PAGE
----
Greek debt yields rise as potential default looms
By Adam Pike, News Editor
14 Apr 2015
Yields on Greek 3, 5 and 10 year bonds rose yesterday after German newspaper Frankfurter Allegemeine Sonntagszeitung reported Eurozone officials are “disappointed” with the lack of progress with Athens over their debt negotiations.
The newly elected government, which is quickly running out of money to pay public pensions and salaries has decided to hold back 2.5bn euros which is due to be paid to the IMF in May and June if no agreement is struck.
“We have come to the end of the road. If the Europeans won’t release bailout cash, there is no alternative but to default,” one government official said. Unless Greece agrees to further reforms and austerity measures no further money will be released to the cash strapped nation.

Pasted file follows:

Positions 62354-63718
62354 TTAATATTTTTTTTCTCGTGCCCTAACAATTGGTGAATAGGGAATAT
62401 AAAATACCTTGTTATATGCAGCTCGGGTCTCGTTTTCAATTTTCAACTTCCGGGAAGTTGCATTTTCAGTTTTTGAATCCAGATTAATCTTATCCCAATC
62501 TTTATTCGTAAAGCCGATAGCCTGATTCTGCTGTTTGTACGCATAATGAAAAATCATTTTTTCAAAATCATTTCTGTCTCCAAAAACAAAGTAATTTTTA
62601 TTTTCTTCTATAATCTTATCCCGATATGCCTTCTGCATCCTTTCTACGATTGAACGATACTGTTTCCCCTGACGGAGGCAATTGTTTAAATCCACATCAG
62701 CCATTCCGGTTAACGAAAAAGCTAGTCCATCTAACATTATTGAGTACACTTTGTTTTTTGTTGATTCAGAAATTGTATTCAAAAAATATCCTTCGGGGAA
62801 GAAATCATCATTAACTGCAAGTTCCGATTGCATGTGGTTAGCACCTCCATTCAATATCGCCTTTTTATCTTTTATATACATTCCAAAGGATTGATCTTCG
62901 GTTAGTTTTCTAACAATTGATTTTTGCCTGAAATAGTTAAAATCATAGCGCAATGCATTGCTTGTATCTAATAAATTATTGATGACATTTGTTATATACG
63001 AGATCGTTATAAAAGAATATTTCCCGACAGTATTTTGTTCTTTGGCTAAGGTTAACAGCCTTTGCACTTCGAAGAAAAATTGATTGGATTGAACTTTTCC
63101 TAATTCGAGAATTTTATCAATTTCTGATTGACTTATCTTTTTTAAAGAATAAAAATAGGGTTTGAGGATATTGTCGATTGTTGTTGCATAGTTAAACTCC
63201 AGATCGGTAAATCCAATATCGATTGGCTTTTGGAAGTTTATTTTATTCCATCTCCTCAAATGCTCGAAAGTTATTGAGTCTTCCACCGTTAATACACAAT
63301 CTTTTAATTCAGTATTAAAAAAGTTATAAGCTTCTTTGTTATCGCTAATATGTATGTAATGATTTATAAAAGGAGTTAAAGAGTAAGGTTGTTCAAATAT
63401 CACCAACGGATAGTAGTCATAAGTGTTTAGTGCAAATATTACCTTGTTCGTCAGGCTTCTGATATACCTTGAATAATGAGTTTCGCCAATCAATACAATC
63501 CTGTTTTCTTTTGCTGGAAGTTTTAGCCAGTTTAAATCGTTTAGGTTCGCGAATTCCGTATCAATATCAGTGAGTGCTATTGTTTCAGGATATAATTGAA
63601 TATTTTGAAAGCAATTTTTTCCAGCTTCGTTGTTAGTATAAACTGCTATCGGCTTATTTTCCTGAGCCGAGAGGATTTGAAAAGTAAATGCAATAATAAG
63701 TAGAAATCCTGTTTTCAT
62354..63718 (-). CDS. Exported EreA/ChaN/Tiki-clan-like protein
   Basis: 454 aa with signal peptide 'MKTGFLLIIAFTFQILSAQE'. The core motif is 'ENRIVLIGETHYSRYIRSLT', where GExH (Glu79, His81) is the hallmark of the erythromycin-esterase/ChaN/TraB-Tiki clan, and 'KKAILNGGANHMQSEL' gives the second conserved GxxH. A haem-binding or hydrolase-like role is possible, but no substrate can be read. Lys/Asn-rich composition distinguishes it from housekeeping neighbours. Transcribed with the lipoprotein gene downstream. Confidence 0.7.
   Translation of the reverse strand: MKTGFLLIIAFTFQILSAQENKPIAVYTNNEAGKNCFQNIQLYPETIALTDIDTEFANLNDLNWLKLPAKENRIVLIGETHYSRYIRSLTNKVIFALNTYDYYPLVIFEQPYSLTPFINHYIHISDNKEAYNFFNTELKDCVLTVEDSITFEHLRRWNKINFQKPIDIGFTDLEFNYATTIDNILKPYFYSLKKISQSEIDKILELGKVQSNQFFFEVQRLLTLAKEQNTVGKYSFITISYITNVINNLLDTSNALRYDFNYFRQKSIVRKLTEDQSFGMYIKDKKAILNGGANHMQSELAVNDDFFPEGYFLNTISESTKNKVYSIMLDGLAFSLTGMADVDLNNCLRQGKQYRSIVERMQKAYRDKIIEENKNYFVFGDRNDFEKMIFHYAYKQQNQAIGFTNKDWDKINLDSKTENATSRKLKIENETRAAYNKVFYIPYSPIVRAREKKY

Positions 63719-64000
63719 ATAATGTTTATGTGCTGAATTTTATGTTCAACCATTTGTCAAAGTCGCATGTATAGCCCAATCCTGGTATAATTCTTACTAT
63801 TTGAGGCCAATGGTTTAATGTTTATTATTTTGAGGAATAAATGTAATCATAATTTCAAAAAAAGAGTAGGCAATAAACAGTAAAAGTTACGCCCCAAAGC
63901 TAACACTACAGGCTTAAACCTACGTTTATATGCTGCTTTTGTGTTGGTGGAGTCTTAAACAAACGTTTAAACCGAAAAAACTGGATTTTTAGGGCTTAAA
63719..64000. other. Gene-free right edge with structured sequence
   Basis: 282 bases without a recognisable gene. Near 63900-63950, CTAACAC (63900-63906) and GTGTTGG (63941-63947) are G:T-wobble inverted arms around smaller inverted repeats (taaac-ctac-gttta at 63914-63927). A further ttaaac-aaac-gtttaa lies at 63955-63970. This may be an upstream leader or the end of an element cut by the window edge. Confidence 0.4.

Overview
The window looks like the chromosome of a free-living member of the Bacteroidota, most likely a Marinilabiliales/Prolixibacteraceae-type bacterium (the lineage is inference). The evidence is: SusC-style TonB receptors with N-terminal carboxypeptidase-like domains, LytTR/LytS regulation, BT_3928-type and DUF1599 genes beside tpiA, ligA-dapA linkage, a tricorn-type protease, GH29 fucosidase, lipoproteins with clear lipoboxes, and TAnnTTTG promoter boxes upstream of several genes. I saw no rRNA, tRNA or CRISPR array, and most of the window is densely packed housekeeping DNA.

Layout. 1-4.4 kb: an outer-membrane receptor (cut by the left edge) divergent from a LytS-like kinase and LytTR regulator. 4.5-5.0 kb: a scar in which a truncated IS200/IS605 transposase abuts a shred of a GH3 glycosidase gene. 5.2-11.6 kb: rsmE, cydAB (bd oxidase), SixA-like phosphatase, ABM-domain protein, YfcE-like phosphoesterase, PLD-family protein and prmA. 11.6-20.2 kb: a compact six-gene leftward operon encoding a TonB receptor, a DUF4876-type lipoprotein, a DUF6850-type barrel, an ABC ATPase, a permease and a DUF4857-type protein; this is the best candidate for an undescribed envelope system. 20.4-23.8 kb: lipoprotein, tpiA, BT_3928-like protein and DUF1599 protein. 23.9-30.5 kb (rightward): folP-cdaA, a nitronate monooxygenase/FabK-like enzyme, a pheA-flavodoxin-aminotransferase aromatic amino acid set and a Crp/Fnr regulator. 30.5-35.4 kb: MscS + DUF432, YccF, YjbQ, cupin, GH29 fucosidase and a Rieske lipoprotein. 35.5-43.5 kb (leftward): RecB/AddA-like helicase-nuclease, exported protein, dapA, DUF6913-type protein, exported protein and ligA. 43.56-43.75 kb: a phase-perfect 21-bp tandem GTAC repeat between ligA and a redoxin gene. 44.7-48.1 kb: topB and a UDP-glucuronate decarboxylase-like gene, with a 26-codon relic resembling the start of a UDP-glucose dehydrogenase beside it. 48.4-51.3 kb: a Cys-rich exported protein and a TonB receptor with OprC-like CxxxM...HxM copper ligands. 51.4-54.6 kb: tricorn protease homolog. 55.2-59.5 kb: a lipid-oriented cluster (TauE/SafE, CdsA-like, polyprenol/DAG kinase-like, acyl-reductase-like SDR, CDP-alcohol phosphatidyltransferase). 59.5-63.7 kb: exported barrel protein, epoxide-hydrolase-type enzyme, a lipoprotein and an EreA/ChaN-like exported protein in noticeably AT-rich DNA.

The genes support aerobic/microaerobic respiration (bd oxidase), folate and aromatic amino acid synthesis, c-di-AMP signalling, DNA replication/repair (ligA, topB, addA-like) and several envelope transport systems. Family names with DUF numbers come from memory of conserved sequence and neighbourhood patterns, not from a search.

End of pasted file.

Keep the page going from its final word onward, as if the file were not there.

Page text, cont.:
Eurozone ministers will sit down again in two weeks’ time to discuss the countries debt obligations. Credit analysts are becoming concerned Greece will be unable to meet a 950m euros repayment to IMF. The government also needs to find 2.4bn euros to pay state pensions and salaries. If a deal can’t be made in Aprils meeting many fear the country will have insufficient funds to make it through the summer.